Don’t try this at home. Seriously, don’t. That is, unless you have an unhealthy interest in pants, or your idea of a good time is stabbing yourself repeatedly with pins. I’m at the end of my rope.

I’ve come to the conclusion that tailoring is like sausages. Everyone loves it, but nobody really wants to know how it’s made. If you’ve ever made your own sausages, you’ll know exactly what I mean. Nonetheless, you were all perfectly happy to push me into this so now you get to see what’s inside my own personal circle of Hell.

I kid. This has been a fascinating project where I’ve pushed my knowledge of pattern cutting to the limits and advanced my tailoring skills. I’m considering adding trouser sculpture and pants origami to the interests section of my dilettante CV. And most importantly, I’m well on the way to some seriously excellent trews.

Here’s the thing though. Pants are notoriously difficult to get right. They have to fit, drape and move gracefully, so the only way to work them is on the wearer. And since the wearer is me and these pants are all about the rear view, that means I have to fit them using two large mirrors and a lot of selfies. You get the idea.

It’s all about rapid prototyping and iteration. Modify, test, modify again. The nice thing about working like this is that very occasionally it leads through some blinding complexity to a solution so elegant it feels like it was there all the time waiting to be teased out, leaving you wondering why you didn’t see it before. Not that it would be obvious, far from it, because that kind of simplicity is almost never easy.

There’s still work to do here but I feel like I’m in the home straight at last. The end result needs no cuts to the fabric and sticks very closely to the original seams, so in theory they could be restored to their former grandpa pants glory if I ever felt the urge. I know this isn’t a sewing community per se, but for anyone who’s interested, I’ve included a draft of the pattern blocks and approximate alterations, which I’ve been working on so I can see what I’m doing from the inside out, so to speak.

Here’s a rundown of the process.

1. My first move was to fit the waistline. I set a concealed tuck behind the fly to achieve the fit while preserving the drape. This creates a staggered waistband which I actually find more flattering than the original high waist.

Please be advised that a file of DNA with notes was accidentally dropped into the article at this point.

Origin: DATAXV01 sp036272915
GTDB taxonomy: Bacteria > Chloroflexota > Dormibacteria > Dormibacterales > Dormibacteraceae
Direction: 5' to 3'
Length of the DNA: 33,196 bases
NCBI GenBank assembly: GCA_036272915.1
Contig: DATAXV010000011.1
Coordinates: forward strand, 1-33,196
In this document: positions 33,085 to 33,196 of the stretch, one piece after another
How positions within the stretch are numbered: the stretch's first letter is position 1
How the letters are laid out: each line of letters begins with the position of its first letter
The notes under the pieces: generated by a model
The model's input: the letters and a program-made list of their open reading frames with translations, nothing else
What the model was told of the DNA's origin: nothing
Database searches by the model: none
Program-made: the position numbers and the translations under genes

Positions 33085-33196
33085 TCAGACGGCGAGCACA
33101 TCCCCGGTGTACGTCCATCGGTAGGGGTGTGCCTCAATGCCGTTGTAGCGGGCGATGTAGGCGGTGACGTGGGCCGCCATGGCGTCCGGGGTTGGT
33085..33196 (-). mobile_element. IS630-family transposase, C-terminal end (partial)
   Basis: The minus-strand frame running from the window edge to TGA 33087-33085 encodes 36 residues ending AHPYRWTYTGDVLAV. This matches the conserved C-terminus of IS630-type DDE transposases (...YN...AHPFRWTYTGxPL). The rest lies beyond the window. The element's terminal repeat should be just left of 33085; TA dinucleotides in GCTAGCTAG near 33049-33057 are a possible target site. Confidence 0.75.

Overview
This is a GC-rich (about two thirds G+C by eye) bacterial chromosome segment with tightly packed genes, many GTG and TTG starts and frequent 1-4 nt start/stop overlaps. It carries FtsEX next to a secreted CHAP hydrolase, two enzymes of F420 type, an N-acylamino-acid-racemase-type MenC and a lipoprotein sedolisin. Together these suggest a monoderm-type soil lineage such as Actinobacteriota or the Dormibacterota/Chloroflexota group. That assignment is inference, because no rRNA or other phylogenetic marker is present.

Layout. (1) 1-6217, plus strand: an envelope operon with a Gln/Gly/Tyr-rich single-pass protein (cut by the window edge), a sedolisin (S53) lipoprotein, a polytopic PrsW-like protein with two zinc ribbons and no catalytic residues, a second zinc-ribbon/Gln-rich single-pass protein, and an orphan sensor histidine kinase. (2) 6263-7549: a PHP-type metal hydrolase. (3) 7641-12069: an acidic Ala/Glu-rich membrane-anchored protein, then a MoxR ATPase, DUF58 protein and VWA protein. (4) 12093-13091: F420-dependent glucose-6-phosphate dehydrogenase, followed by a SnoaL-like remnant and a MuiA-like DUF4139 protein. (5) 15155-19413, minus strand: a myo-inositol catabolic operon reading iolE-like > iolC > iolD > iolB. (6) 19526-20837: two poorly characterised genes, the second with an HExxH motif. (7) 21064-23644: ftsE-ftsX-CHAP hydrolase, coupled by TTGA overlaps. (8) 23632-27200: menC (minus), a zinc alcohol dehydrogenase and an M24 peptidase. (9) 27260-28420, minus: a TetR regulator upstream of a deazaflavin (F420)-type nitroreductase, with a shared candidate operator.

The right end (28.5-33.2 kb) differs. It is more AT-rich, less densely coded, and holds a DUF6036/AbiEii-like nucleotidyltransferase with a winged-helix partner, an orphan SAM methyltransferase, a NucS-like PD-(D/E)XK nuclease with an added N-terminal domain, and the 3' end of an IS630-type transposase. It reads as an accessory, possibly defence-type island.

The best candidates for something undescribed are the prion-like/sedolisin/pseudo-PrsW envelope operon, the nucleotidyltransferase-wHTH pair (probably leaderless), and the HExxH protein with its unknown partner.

2. I then set the back tuck, which had to be balanced with a dart into the front section. This should have been a clue as to how difficult the rest was going to be.

3. I ran into serious trouble trying to tailor the legs themselves. My original plan was to reduce the length with horizontal seams and adjust the profile at the side seams. This draped like cardboard and created yet more bulk which had to be balanced.

4. I then hit on the scheme of twisting the leg around a diagonal seam, which made some kind of sense when I thought about it. It followed the natural drape at the knee and pushed the shape towards a contemporary boot cut. The problem was that it didn’t fit together at all.

5. I fixed this with a tuck from the back of the hip to the inseam above the knee to reverse the twist, and narrowed the leg to the straight grain, eliminating the taper, reducing the dogleg in the side seam and straightening the leg. I quite liked this, the drape was behaving and everything fitted, so I marked it out with tailor tacks thinking I’d do the same on the other leg.

6. In the pictures, the right leg is closer to a straight boot cut. I don’t think these pants were ever meant to be straight though. These are the old fashioned tapered bags your (great)grandfather used to wear and I think I want to keep them that way. Moving on to the left side, I went back to the original side seams and used the tucks alone to correct the twist, which was far harder to achieve on a tapered leg than a straight leg. This produced a larger dogleg in the side seam, a motif I repeated by lapping the side seam in the tuck at the hip.

7. A question on the length: at the moment, one leg is a little longer than the other. The longer delivers PPL, but it breaks ever so slightly. The shorter looks a little awkward but it drapes without breaking and shows off the shaped cuff. It was originally tailored for someone with far larger feet than mine and it looks a little odd even with my chunky shoes, but I’m inclined to shoot for the shorter length to preserve the drape. I need to see how this plays out on the next pass, but what do you think?

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